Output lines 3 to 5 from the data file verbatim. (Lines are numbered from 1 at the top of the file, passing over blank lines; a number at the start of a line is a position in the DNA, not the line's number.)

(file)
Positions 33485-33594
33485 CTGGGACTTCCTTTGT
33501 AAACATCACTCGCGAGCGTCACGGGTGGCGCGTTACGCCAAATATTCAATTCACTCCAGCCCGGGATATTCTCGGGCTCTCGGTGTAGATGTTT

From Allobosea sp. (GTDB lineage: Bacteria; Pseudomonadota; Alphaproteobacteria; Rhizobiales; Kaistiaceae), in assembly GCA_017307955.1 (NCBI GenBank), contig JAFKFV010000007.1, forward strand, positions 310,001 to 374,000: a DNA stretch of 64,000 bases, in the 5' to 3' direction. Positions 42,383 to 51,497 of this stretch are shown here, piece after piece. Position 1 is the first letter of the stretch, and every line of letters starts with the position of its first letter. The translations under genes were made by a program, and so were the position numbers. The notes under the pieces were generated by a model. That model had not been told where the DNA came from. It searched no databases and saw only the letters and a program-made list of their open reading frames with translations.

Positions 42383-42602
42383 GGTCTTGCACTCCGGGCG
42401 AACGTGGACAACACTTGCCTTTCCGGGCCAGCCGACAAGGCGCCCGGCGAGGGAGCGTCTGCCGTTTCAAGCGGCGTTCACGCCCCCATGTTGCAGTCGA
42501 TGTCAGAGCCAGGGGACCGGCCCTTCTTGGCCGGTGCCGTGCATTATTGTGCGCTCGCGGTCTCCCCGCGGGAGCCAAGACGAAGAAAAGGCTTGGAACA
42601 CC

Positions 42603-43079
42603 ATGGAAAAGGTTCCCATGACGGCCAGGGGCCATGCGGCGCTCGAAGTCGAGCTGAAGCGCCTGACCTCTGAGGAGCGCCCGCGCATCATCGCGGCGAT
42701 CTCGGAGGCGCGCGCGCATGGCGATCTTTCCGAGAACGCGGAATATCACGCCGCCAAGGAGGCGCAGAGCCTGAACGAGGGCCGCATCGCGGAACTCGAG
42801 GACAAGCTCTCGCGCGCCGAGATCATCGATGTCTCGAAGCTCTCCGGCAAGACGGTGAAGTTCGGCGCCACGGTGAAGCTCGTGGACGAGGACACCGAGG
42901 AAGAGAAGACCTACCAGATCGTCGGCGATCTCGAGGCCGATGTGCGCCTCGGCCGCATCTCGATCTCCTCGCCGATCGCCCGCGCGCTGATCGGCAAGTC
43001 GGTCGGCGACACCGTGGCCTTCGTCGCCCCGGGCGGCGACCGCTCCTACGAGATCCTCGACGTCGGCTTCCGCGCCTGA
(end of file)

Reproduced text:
33501 AAACATCACTCGCGAGCGTCACGGGTGGCGCGTTACGCCAAATATTCAATTCACTCCAGCCCGGGATATTCTCGGGCTCTCGGTGTAGATGTTT

From Allobosea sp. (GTDB lineage: Bacteria; Pseudomonadota; Alphaproteobacteria; Rhizobiales; Kaistiaceae), in assembly GCA_017307955.1 (NCBI GenBank), contig JAFKFV010000007.1, forward strand, positions 310,001 to 374,000: a DNA stretch of 64,000 bases, in the 5' to 3' direction. Positions 42,383 to 51,497 of this stretch are shown here, piece after piece. Position 1 is the first letter of the stretch, and every line of letters starts with the position of its first letter. The translations under genes were made by a program, and so were the position numbers. The notes under the pieces were generated by a model. That model had not been told where the DNA came from. It searched no databases and saw only the letters and a program-made list of their open reading frames with translations.

Positions 42383-42602